Excerpts from the Literature
[What follows is a list of significant passages from the philosophical literature. These should provide the reader with a useful set of examples.]
“A point is that which has no part. A line is breadthless length. The extremities of a line are points. […] A surface is that which has length and breadth only. The extremities of a surface are lines. […] A boundary is that which is an extremity of anything.” [Euclid, Elements, Bk I, Dfs 1–3, 5–6, 13 (1908: p. 153)]
“We call a limit the last point [το εσχατον] of each thing, i.e., the first point beyond which it is not possible to find any part [of the thing], and the first point within which every part [of the thing] is.” [Aristotle, Metaphysics V, 17, 1022a4–5 (1984: 1613)]
“[I]nasmuch as it is the same now that belongs to both the times [past and future], and it is possible for a thing to be in motion throughout one time and to be at rest throughout the other, and that which is in motion or at rest for the whole of a time will be in motion or at rest in any part of it in which it is of such a nature as to be in motion or at rest: it will follow that the same thing can at the same time be at rest and in motion; for both the times have the same extremity, viz. the now.” [Aristotle, Physics V, 3, 234a35–234b4 (1984: 395)]
“If we are to suppose lines or what comes after these (I mean the primary surfaces) to be principles, these at least are not separable substances, but sections and divisions — the former of surfaces, the latter of bodies (while points are sections and divisions of lines); and further they are limits of these same things; and all these are in other things and none is separable.” [Aristotle, Metaphysics XI, 2, 1060b12–16 (1984: 1675f)]
“A line is something in a body. And what it is it owes to the body. That is, it keeps its being through the body. This is explained as follows. If it is separated from the body, it does not subsist. Who by any sense faculty ever grasped a line separated from a body?” [Boethius, Second Commentary on Porphyry's Isagoge I, xi, 14–21 (English translation from Spade 1994: 23–24)]
“There are two species of incorporeals. Some of them, such as God and the soul, can endure in their incorporeality outside sensibles. But others, such as a line without subject body, are entirely unable to be outside the sensibles they are in.” [Peter Abelard, Glosses on Porphyry, 8.1–4 (English translation from Spade 1994: 26)]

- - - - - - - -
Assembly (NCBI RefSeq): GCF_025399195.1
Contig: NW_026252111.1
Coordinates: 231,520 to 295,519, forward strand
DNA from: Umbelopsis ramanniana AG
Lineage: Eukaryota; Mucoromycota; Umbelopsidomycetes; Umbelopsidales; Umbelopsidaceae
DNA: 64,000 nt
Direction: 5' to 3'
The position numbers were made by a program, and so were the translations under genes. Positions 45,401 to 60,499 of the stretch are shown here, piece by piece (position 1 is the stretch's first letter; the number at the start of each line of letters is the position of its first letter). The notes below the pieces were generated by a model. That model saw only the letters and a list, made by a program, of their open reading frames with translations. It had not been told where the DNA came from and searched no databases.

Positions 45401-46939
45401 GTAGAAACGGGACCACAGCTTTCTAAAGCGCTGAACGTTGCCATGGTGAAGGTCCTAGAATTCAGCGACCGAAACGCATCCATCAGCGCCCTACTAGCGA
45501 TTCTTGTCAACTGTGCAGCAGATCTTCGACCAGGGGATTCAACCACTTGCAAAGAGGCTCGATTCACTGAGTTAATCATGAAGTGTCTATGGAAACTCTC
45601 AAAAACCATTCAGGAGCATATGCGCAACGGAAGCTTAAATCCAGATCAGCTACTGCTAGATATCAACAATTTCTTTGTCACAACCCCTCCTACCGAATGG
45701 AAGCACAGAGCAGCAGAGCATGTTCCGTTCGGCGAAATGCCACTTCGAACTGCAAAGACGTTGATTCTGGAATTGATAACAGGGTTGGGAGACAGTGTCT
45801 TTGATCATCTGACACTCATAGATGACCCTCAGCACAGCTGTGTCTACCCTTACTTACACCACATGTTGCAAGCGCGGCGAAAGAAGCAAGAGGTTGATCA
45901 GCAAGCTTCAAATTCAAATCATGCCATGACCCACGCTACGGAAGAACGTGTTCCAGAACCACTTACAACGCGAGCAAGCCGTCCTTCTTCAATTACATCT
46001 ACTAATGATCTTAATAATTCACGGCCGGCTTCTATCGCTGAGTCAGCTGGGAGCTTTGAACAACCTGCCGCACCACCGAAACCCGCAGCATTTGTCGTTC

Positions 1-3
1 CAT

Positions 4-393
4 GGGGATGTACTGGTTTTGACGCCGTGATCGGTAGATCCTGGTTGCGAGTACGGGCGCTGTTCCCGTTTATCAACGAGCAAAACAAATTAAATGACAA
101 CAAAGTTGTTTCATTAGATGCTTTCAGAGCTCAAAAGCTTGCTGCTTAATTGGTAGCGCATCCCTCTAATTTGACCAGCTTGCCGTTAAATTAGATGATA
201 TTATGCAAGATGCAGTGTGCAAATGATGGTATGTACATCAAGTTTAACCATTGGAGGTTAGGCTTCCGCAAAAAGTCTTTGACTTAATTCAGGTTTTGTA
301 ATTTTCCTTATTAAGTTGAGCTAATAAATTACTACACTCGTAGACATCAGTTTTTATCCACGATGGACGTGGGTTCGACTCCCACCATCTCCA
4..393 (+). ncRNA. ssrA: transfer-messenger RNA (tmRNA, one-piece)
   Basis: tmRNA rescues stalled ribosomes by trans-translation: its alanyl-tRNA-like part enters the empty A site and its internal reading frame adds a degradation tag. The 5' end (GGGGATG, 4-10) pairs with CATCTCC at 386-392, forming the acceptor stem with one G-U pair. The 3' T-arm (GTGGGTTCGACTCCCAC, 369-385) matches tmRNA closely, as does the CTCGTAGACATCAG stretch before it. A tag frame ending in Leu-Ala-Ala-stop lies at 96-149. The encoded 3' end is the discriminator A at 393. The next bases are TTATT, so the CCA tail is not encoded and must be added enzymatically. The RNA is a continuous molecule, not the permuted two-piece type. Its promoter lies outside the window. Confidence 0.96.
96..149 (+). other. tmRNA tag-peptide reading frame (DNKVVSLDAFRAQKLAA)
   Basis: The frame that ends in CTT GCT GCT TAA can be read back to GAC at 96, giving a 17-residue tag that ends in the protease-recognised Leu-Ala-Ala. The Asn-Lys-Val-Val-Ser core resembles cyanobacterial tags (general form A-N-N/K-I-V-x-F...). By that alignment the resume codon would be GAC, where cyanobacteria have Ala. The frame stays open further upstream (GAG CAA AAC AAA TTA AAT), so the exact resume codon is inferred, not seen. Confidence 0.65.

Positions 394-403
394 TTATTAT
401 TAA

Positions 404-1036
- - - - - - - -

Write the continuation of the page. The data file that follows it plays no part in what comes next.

“[T]he spherical body does not touch the flat body primarily with a part that is such that each of its parts touches the flat body. Therefore, it does not touch it primarily with some part that is prior to all the other touching parts. Rather, any given touching part is still such that a half of it does not touch immediately, and a half of that half does not touch immediately, and so on ad infinitum.” [William of Ockham, Quodlibetal Questions, I, q. 9, ad 2 (1991: 53)]
Points are “things completely indivisible”, lines are “things divisible only in one dimension”, and surfaces are “things divisible in two dimensions.” [Gregory of Rimini, Commentary of the Sentences II, d. 2, q. 2, ad 1 (English translation from Duhem 1985: 25–26)]
“What is it […] that divides the atmosphere from the water? It is necessary that there should be a common boundary which is neither air nor water but is without substance, because a body interposed between two bodies prevents their contact, and this does not happen in water with air. […] Therefore a surface is the common boundary of two bodies which are not continuous, and does not form part of either one or the other, for if the surface formed part of it, it would have divisible bulk, whereas, however, it is not divisible and nothingness divides these bodies the one from the other.” [Leonardo da Vinci, Notebooks (1938: 75–76)]
“Real contact occurs in some entity which truly and formally exists in things; for the contact itself is real, and properly and formally exists in reality; therefore it occurs in some real entity which formally exists in the thing; and yet it occurs in an indivisible thing; therefore such an indivisible entity exists formally in the thing itself.” [Francisco Suárez, Metaphysical Disputations 40, V, §19 (English translation from Zimmerman 1996a: 160)]
“[I]t could plausibly be said that a line can be conserved by God without a limiting point, and a surface without a line, and a body without a surface.” [Francisco Suárez, Metaphysical Disputations 40, V, §41 (English translation by Robert Pasnau)]